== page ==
a drill collar having at least one opening extending through an outer surface thereof and defining a cavity therein, the cavity receiving downhole fluids without actuation, the drill collar positionable adjacent a sidewall of the wellbore such that the cavity is in fluid communication with one of the wellbore and the formation whereby fluid flows therethrough and pressure is equalized therebetween; and
a gauge for measuring pressure in the cavity.
2. The apparatus of claim 1 wherein the drill collar is connectable to the downhole drilling tool.
3. The apparatus of claim 1 wherein the cavity is positioned along the downhole tool at one of adjacent the bit, a distance from the bit and combinations thereof.
4. The apparatus of claim 1, further comprising a pad positioned about the at least one opening.
5. The apparatus of claim 4 wherein the pad is circular.
6. The apparatus of claim 4 wherein the pad is positioned within one of a stabilizer blade, under reamer and a wear ring.
7. The apparatus of claim 4 wherein the pad extends from the drilling tool for engagement with the wellbore wall.
8. The apparatus of claim 4 wherein the drilling tool includes one of a stabilizer blade, under reamer, wear ring and combinations thereof, and wherein the one of the stabilizer blade, under reamer and wear ring extends further from the downhole drilling tool than the pad.
9. The apparatus of claim 4, wherein the pad has an outer surface adapted to conform to the sidewall of the wellbore.
10. The apparatus of claim 9 wherein the pad is positionable in sealing engagement with the sidewall of the wellbore.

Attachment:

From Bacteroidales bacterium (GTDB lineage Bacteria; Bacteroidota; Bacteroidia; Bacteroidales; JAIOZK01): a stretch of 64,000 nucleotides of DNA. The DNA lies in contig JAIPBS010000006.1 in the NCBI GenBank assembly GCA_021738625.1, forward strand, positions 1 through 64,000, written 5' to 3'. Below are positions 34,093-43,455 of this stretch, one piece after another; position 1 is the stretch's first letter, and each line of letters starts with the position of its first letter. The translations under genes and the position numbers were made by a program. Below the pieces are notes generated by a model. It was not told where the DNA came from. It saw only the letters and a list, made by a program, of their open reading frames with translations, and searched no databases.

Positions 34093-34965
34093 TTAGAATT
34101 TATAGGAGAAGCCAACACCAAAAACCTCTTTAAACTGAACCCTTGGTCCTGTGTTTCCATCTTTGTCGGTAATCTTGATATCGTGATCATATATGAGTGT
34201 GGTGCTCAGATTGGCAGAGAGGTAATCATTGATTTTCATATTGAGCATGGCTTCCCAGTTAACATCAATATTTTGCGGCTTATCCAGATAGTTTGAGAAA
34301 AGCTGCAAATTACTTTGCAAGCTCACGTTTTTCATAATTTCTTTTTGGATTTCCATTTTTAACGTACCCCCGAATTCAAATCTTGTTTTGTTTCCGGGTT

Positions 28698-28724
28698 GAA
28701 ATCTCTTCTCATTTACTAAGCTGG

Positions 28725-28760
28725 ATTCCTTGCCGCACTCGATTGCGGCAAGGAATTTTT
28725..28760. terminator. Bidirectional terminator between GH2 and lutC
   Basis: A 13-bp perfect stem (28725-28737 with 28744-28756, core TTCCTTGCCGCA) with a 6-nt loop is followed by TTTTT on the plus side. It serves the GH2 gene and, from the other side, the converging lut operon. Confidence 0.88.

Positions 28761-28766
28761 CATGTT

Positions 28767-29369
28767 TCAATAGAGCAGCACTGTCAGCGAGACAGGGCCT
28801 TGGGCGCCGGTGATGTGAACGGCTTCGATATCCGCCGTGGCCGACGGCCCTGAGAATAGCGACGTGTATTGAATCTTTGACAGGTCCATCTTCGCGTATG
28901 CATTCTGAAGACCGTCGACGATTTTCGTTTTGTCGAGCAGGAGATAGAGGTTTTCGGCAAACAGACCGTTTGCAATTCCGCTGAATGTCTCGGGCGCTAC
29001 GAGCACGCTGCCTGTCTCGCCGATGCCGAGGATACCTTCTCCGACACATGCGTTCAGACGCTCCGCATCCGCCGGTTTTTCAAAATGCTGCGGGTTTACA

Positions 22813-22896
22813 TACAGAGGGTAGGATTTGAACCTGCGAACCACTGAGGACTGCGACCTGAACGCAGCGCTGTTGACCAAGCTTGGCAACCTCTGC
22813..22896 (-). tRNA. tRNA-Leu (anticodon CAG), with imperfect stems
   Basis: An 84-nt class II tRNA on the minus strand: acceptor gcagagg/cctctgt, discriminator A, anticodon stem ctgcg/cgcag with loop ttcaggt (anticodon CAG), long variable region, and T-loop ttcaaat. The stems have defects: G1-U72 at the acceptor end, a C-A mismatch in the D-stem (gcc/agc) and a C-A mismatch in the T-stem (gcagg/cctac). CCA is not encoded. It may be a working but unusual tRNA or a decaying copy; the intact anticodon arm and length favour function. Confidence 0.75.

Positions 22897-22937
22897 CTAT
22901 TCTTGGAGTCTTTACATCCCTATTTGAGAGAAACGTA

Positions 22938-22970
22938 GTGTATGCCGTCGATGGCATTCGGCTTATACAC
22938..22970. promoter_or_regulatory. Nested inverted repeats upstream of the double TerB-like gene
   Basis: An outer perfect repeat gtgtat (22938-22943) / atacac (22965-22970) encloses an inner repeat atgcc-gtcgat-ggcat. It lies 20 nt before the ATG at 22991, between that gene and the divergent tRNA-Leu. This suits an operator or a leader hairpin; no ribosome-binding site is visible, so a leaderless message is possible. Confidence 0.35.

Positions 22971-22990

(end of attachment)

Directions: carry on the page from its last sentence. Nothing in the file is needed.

11. The apparatus of claim 1, wherein the drill collar has a protrusion extending therefrom, the protrusion defining a contact surface positionable adjacent the sidewall of the wellbore, the at least one opening extending through the contact surface.
12. The apparatus of claim 11 wherein the protrusion forms at least a portion of one of a stabilizer blade, under reamer and a wear ring.
13. The apparatus of claim 11 wherein the protrusion forms at least a portion of a bottom hole assembly connected to the downhole drilling tool.
14. The apparatus of claim 11 wherein the protrusion is extends from the drilling tool for engagement with the wellbore wall.
15. The apparatus of claim 1 further comprising a plurality of cavities and corresponding gauges.
16. The apparatus of claim 15 wherein at least one of the plurality of cavities is positionable in fluid communication with the wellbore and wherein the corresponding gauge measures the annular pressure.
17. The apparatus of claim 15 wherein at least one of the plurality of cavities is positionable in fluid communication with the formation whereby pressure is equalized therebetween and wherein the gauge measures the pore pressure.
18. The apparatus of claim 17 wherein at least one of the plurality of cavities is positionable in fluid communication with the wellbore and wherein the corresponding gauge measures the annular pressure.
19. A downhole drilling tool capable of measuring downhole pressures during a drilling operation, the downhole drilling tool positionable in a wellbore having an annular pressure therein, the wellbore penetrating a subterranean formation having a pore pressure therein, comprising:
a bit;
a drill string;
at least one drill collar connected to the drill string, the at least one drill collar having at least one opening through an outer surface thereof extending into a cavity therein to receive downhole fluids without actuation, the drill collar positionable within the wellbore such that the cavity is in fluid communication with one of the formation and the wellbore whereby pressure is equalized therebetween; and